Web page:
My name is Wendy and I do the craft,
school and university section of the Jamboree. I am one of a family of five,
who now live in France and run a small publishing
business, and a local magazine for the Brittany area where we live (www.thecbj.com). My mother is
called Lin, my father Gareth, my sister Bethan and my brother, Samuel. We
have been at home learning together for the past fifteen years and
here is an account of how we came to be doing this:
I was born in Bristol 21 years ago, but my
first memories are of York, where we moved when I was very young. My
parents had always disliked the idea of school and so, when the time came, they
sent me and my brother and sister to a Steiner school, where my father was
teaching. It was supposed to be a "good" school, but this, I maintain,
it was not. Better than others, maybe, but a little child cannot compare
their school to others - it fell into the basic trap of separating
parents from their children - which must be the most traumatic thing that can happen to a
Despite this, I didn't have a 'bad' time at school. I was
pretty good at most things, the teachers liked me, I had lots of friends, nobody
bullied me in particular, and I was
really the sort of child who adults could say about "she loves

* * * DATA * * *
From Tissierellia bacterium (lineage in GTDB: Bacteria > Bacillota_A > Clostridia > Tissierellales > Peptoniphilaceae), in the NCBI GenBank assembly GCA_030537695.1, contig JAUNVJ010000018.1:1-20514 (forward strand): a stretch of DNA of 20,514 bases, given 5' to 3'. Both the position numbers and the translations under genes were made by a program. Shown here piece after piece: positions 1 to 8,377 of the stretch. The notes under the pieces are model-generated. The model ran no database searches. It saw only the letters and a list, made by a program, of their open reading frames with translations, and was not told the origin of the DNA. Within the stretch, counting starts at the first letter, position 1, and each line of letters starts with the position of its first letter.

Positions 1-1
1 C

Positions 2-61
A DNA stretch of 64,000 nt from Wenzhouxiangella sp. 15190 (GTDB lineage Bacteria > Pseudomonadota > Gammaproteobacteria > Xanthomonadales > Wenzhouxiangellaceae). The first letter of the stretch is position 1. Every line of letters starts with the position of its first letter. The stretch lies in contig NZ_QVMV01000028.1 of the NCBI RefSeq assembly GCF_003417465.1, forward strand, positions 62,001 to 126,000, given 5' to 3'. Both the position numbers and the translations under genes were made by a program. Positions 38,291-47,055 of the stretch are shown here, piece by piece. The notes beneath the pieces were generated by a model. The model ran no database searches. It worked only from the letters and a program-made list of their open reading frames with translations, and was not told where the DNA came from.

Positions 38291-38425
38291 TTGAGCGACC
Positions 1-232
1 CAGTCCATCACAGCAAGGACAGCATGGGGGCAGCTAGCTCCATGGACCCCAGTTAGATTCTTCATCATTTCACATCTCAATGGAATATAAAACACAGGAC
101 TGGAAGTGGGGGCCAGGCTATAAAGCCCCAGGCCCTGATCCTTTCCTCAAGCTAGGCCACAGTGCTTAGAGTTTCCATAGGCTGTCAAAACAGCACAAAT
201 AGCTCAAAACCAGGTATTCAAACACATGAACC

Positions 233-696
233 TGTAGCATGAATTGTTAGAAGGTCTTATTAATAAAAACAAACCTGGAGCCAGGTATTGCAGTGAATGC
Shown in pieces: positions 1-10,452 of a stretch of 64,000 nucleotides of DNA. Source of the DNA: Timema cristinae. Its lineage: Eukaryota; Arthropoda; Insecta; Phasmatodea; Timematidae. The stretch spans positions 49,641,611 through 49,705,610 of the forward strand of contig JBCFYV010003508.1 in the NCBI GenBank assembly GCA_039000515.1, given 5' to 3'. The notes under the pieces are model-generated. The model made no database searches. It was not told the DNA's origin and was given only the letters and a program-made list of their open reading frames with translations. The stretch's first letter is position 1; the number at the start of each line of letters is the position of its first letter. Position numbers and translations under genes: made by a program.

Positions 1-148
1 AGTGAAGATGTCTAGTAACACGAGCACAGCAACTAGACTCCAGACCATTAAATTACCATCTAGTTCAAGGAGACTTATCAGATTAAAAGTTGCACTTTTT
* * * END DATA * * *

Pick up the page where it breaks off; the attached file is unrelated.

school", because no one could tell from the outside how it made me
feel on the inside. And how did it make me feel? Very angry and
frustrated most of the time - not even I guessed that it was school! It was just something that disappeared in the holidays and the
rest of the time made me argue with Bethan and Samuel and do every thing I could
think of to annoy them. When home education was suggested to me, it
sounded like a good idea, and the feeling soon melted away.
I can't even begin to list the many advantages
home has over school. It would take up too much room and the home wins on
every score. School (at the very best) is a waste of time and the home has
no limits to how good it can be.
Once I was at home I stopped thinking about school and it was
no longer an issue. The morning was not something to be dreaded any more
but something to look forward to. Every day became exciting and fun.
I forgot about all my old school friends and practically lost interest in
them; I became best friends with my family instead. Most
of the time was spent in playing and playing and playing! But we did lessons
too, with our mother.
Perhaps the only downside to our way of life was the fact
that our father went to work every day, and we saw little of him. One parent
is sufficient, but two
create the necessary balance and I knew he wasn't
with the arrangement. So when, after a holiday to Brittany, we thought
about moving there, it came as a welcome idea.
We bought a caravan, sold our house and set off
for France with two pets: a guinea pig and a budgie. It was the summer of
1994 and I was nine years old. The weather was amazingly hot (for once!)
and Brittany felt like heaven. After a few weeks of fruitless searching